a.     The term “residence” is defined in INA 101(a)(33)as the place of general abode; the place of general abode of    a person means his principal, actual dwelling place in fact, without regard to intent.  This does not mean that an alien must maintain an independent household in order to qualify as an alien who has a residence in a foreign country and has no intention of abandoning.  If the alien customarily resides in the household of another, that household is the residence in fact…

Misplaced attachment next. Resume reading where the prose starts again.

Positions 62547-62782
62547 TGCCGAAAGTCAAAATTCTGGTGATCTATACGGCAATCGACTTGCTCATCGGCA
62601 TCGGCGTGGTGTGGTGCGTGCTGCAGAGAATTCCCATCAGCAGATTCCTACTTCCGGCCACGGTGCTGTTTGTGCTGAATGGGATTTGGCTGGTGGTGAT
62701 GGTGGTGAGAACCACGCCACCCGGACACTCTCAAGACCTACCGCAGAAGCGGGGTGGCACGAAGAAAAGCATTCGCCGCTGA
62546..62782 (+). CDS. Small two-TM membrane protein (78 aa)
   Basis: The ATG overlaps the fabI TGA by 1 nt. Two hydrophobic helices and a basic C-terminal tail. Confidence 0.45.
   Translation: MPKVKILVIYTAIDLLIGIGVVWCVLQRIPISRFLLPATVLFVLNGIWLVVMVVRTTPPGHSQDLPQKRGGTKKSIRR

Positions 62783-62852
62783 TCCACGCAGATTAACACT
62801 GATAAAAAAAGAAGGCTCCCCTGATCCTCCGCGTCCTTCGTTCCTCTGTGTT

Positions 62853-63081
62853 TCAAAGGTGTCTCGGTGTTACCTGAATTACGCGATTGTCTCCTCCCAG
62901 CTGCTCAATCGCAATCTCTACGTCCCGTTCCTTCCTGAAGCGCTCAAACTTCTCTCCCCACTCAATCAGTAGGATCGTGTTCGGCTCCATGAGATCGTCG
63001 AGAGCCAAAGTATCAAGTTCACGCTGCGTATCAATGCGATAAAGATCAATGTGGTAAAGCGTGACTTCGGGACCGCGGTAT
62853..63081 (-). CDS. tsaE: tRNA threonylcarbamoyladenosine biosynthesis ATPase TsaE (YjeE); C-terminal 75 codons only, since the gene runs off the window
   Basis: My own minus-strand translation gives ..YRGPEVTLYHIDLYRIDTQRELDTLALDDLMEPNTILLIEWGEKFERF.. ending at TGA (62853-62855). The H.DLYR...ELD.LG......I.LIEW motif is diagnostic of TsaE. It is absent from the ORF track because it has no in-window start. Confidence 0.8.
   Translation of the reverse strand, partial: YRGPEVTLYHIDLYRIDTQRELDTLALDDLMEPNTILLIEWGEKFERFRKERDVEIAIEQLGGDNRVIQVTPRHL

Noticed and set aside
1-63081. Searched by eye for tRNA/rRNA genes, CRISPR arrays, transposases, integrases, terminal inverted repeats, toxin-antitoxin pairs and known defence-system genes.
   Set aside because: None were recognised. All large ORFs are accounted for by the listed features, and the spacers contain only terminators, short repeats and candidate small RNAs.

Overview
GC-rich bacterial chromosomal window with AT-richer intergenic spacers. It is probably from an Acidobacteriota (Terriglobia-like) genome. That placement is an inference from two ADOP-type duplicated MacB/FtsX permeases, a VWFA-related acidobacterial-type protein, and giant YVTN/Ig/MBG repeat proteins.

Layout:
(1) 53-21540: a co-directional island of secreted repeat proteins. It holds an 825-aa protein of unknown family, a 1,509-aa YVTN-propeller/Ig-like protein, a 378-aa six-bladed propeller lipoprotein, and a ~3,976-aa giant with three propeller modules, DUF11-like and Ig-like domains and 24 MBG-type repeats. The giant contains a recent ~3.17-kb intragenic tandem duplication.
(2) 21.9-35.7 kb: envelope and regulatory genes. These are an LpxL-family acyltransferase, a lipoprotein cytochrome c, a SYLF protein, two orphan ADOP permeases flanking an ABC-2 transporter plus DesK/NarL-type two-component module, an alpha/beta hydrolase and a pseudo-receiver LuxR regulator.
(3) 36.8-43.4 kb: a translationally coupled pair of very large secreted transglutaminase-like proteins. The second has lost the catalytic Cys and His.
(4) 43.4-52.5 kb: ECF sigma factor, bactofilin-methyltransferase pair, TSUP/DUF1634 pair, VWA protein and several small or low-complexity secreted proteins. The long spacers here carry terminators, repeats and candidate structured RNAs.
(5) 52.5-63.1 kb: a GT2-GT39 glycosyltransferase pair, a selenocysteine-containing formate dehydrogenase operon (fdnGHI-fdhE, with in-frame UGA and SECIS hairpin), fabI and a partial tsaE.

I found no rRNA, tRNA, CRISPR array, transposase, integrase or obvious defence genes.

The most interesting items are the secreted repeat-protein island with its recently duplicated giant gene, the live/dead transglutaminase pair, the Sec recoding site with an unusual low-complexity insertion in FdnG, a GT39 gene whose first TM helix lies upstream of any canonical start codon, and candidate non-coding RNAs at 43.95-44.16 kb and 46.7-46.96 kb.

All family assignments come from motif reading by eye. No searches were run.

b.     The applicant must demonstrate permanent employment, meaningful business or financial connections, close family ties, or social or cultural associations, which will indicate a strong inducement to return to the country of origin.

c.     The residence in a foreign country need not be the alien’s former residence. For example, an alien who has been living in Germany may meet the residence abroad requirement by showing a clear intention to establish a residence in Canada after a temporary visit in the United States.

d.     `Suspicion that an alien, after admission, may be swayed to remain in the United States because of more favorable living conditions is not a sufficient ground to refuse a visa as long as the alien’s current intent is to return to a foreign residence.